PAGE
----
CF: Posted on the decision sheet is a discover that plane shall be used on set, and everybody should attend a security brief-ing earlier than filming. The first AD will make it clear that earlier than something is completed round or to plane, it will need to have my approval. For air-to-air filming, I all the time have a full security briefing earlier than filming sequences, and everybody on set is aware of I’m the director throughout air-to-air shoots.

FM: What is likely one of the closest “shut calls” you may have had whereas filming a stunt sequence?

CF: We have been utilizing Kauai’s Nā Pali coast flying a Cessna 402 to shoot sequences by flying down the dramatic canyons in direction of the ocean. Coming over one saddle, I noticed three swinging wires all about 2 inches in diameter. With the nostril 45 levels down, there was no method to go over them, and if I went underneath them, I’d influence the bottom, so I simply tried to fly between the wires.

The plane that Fornof has flown might fill a museum—comparable to this F9F Panther his father flew in preparation to deploy to Korea. “It was a thrill to sit down in a jet he flew,” Fornof mentioned. “Holding the stick and throttle he really used was a magic second.” [Photo courtesy: Corkey Fornof]

FM: How does somebody survive flying a Cessna 402 by three giant energy wires?

CF: The highest wire got here throughout the nostril and windscreen and clipped off a part of the vertical rudder. I felt ache in my left foot and looking out down, I noticed a protracted gash about 3 toes by 5 toes on the rudder pedals, the place a part of the wire was hooked up. On the time, I had no concept we have been dragging a few 150-foot-long piece of the wire, which acted like a tailhook as we took out the principle powerlines into Princeville. The airplane was nonetheless flying, so no emergency was declared. We landed safely at Lihue [PHLI]. I credit score the coaching I had with saving all of our lives.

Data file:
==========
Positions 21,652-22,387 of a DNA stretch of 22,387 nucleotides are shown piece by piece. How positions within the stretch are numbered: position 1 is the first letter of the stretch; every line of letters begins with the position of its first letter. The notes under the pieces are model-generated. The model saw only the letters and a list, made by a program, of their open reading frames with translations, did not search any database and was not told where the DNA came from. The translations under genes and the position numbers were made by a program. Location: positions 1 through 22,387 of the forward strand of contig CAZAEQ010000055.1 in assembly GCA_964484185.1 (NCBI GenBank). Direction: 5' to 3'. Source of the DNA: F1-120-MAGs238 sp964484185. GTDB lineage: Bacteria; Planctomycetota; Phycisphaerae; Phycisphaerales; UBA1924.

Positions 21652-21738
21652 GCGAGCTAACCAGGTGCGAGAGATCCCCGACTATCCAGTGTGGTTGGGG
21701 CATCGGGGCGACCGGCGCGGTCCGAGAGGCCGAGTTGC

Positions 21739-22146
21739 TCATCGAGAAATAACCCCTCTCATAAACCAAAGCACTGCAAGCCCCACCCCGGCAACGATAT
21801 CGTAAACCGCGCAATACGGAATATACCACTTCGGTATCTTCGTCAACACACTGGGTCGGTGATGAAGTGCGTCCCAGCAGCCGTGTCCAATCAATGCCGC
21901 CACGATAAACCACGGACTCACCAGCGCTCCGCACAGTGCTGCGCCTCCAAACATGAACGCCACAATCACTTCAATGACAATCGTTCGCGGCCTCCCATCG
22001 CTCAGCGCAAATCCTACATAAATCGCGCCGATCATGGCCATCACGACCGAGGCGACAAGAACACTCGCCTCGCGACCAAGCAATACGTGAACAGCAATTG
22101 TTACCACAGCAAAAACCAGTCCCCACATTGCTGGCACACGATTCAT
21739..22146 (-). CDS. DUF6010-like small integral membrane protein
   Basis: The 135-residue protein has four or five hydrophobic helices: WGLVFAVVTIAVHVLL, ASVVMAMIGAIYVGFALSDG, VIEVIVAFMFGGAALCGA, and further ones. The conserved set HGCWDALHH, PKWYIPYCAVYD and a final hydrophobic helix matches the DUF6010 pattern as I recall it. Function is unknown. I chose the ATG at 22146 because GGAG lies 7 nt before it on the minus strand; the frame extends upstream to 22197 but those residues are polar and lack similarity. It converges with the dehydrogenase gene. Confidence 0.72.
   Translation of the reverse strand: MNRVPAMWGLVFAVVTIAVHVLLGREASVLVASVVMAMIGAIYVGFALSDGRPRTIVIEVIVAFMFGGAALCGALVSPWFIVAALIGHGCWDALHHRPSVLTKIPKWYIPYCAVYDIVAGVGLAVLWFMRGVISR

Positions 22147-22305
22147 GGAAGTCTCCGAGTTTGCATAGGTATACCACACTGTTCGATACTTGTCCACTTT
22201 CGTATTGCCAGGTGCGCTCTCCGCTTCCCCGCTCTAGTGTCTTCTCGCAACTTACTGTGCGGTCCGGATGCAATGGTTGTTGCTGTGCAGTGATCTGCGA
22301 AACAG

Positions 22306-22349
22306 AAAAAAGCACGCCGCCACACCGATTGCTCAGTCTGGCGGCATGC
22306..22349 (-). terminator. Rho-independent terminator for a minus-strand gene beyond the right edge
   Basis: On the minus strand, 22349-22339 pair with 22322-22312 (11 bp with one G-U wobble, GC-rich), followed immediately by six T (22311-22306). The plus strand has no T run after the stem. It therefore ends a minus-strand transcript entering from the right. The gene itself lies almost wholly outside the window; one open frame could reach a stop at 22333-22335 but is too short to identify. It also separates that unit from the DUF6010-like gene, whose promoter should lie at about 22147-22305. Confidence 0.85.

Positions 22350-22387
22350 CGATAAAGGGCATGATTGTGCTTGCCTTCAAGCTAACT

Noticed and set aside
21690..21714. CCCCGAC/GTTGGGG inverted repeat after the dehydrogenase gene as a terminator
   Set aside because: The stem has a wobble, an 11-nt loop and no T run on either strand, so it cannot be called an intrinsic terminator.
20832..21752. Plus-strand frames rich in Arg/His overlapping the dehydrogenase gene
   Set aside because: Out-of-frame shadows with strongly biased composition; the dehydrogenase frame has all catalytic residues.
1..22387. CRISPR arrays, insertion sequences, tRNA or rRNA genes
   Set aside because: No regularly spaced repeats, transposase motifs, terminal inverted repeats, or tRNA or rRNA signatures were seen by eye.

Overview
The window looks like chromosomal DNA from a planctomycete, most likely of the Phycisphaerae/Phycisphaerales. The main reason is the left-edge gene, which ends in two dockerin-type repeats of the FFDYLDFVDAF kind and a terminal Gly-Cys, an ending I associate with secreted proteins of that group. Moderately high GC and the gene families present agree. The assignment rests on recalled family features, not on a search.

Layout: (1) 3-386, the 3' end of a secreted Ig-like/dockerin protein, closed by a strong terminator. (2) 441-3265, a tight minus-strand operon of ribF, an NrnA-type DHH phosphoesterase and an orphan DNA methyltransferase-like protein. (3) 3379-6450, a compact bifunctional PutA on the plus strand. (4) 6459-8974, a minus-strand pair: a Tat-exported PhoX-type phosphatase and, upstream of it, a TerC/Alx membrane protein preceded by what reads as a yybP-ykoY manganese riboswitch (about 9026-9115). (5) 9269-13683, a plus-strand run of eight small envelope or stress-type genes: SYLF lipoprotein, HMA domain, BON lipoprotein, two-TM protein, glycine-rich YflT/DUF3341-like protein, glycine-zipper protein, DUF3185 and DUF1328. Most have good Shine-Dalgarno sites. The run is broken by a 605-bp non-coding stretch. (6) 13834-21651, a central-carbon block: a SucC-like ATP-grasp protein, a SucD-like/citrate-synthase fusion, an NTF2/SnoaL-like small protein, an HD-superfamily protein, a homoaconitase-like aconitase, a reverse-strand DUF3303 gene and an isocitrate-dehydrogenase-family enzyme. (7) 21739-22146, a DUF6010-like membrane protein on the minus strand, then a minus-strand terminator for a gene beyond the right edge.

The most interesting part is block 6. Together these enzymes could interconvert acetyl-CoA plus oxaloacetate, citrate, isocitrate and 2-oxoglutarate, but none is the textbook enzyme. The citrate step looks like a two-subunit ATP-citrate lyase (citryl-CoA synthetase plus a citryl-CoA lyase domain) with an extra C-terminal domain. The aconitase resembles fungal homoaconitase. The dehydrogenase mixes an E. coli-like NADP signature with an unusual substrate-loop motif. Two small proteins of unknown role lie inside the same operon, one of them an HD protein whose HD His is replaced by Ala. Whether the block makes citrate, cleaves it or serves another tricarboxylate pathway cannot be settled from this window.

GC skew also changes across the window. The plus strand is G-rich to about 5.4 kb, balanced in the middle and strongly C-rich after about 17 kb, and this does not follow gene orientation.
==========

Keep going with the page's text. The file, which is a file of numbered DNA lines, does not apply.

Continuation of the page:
FM: What’s the very best piece of coaching recommendation you ever obtained?

CF: The coaching from my father, Invoice Fornof, and Bob Hoover was unbeatable. They have been kings of the air-show enterprise within the Nineteen Sixties and Seventies. They informed me to go watch a ballet as a result of if you watch a ballerina on stage, you see they’ve whole management over their fingers and toes, and so they reveal whole management in power administration. In addition they have nice situational consciousness on stage. I discovered to fly as they dance, in whole management.

FM: So what’s the story about you and Bob Hoover’s sig-nature Panama hat?